The First Congress of our Party, held in the spring of 1898, set itself the aim of establishing such unity. To dispel any idea of its being national in character, the Party called itself “Rossiiskaya” and not “Russkaya”.[1] The organisation of Jewish workers—the Bund—affiliated with the Party as an autonomous section. Unfortunately, from that moment the unity of the Jewish and non-Jewish Social-Democrats within the single party was destroyed. Nationalist ideas began to spread among the leading members of the Bund, ideas which are in sharp contradiction to the entire world view of Social-Democracy. Instead of trying to draw the Jewish and the non-Jewish workers closer together, the Bund embarked upon a policy of weaning the former away from the latter; at its congresses it claimed a separate existence for the Jews as a nation. Instead of carrying on the work begun by the First Congress of the Russian Social-Democratic Party towards still closer unity between the Bund and the Party, the Bund moved a step away from the Party. First, it withdrew from the united organisation of the R.S.D.L.P. abroad and set up an independent organisation abroad; later, it withdrew from the R.S.D.L.P. as well, when the Second Congress of our Party in 1903 refused by a considerable majority to recognise the Bund as sole representative of the Jewish proletariat. The Bund held to its position, claiming not only that it was the sole representative of the Jewish proletariat, but that no territorial limits were set to its activities. Naturally, the Second Congress of the R.S.D.L.P. could not accept such conditions, since in a number of regions, as, for instance, in South Russia, the organised Jewish proletariat constitutes part of the general Party organisation. Ignoring that stand, the Bund with drew from the Party and thereby broke the unity of the Social-Democratic proletariat, despite the work that had been   carried out in common at the Second Congress, and despite the Party Programme and Rules.

At its Second and Third Congresses the Russian Social-Democratic Labour Party expressed its firm conviction that the Bund’s withdrawal from the Party was a grave and deplorable mistake on its part. The Bund’s mistake is a result of its basically untenable nationalist views; the result of its groundless claim to be the sole, monopolistic representative of the Jewish proletariat, from which the federalist principle of organisation necessarily derives; the result of its Long-standing policy of keeping aloof and separate from the Party. We are convinced that this mistake must be rectified and that it will be rectified as the movement continues to grow. We consider ourselves ideologically at one with the Jewish Social-Democratic proletariat. After the Second Congress our Central Committee pursued a non-nationalist policy; it took pains that such committees should be set up (Polesye, North-Western) as would unite all the local workers, Jewish as well as non-Jewish, into a single whole. At the Third Congress of the R.S.D.L.P. a resolution was adopted providing for the publication of literature in Yiddish. In fulfilment of that resolution we are now issuing a complete translation into Yiddish of the Report on the Third Congress of the R.S.D.L.P., which has appeared in Russian. The Report will show the Jewish workers—both those who are now in our Party and those who are temporarily out of it—how our Party is progressing. The Report will show the Jewish workers that our Party is already emerging from the internal crisis from which it has been suffering since the Second Congress. It will show them what the actual aspirations of our Party are and what its attitude is towards the Social-Democratic parties and organisations of the other nationalities, as well as the attitude of the entire Party and its central body to its component parts. Finally, it will show them—and this is most important—the tactical directives that were drawn up by the Third Congress of the R.S.D.L.P. with regard to the policy of the entire class-conscious proletariat in the present revolutionary situation.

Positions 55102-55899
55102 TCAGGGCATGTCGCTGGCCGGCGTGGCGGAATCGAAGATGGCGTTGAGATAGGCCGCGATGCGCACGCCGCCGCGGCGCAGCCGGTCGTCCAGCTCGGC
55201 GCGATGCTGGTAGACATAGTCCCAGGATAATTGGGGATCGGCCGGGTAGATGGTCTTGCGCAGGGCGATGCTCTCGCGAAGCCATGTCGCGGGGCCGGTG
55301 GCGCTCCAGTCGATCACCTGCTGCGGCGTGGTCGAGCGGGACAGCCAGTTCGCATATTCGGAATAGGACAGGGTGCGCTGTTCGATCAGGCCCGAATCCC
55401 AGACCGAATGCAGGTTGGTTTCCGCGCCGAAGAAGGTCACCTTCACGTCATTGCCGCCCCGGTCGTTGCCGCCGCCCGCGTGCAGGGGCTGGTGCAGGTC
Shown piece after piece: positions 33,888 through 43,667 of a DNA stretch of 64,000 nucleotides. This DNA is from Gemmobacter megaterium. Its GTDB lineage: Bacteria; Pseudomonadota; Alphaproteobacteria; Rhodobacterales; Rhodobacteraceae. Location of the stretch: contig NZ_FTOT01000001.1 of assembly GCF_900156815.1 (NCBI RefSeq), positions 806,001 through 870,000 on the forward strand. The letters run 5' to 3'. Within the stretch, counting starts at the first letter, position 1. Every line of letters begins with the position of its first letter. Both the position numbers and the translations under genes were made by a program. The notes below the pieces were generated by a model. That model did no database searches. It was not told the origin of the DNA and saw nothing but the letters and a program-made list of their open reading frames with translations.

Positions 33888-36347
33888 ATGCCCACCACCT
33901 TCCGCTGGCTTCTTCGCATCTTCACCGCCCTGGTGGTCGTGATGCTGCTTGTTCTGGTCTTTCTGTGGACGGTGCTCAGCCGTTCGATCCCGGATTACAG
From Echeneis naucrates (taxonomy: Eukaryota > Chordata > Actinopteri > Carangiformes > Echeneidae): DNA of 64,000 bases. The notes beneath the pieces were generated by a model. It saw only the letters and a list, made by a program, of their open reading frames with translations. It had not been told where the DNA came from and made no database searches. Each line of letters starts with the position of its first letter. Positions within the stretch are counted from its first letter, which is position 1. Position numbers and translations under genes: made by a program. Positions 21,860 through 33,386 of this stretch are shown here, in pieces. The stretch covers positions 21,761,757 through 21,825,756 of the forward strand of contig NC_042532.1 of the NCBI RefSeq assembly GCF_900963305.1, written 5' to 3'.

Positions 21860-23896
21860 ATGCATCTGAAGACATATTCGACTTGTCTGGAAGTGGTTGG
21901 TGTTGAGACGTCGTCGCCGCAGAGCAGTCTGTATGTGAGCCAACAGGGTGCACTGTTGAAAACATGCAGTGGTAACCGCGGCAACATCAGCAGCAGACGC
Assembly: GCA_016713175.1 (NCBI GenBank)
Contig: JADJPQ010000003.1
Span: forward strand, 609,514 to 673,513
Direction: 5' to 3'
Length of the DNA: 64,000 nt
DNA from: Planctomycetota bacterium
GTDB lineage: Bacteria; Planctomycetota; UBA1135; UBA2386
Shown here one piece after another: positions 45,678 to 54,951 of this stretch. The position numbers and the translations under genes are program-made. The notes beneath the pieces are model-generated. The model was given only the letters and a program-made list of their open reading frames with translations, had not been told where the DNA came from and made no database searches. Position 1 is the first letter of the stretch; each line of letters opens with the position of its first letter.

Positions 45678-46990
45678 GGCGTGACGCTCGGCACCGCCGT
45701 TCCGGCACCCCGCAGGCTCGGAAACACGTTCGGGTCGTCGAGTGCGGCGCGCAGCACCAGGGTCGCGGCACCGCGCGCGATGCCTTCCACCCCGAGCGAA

Comrades! The hour of political struggle against the tsarist autocracy is drawing near—the struggle of the proletariat for the freedom of all classes and peoples in Russia,   for the freedom of the proletarian drive towards socialism. Terrible trials are in store for us. The outcome of the revolution in Russia depends on our class-consciousness and preparedness, on our unity and determination. Let us set to work then with greater boldness and greater unity, let us do all in our power for the proletarians of the different nationalities to march to freedom under the leadership of a really united Russian Social-Democratic Labour Party.

Editorial Board of the Central Organ of the Russian Social-Democratic Labour Party


[1] The adjective Russkaya (Russian) pertains to nationality, Rossiiskaya (Russian) pertains to Russia as a country.—Ed.

[2] The document is an editorial preface to the pamphlet Report on the Third Congress of the R.S.D.L.P., published in Yiddish in 1905.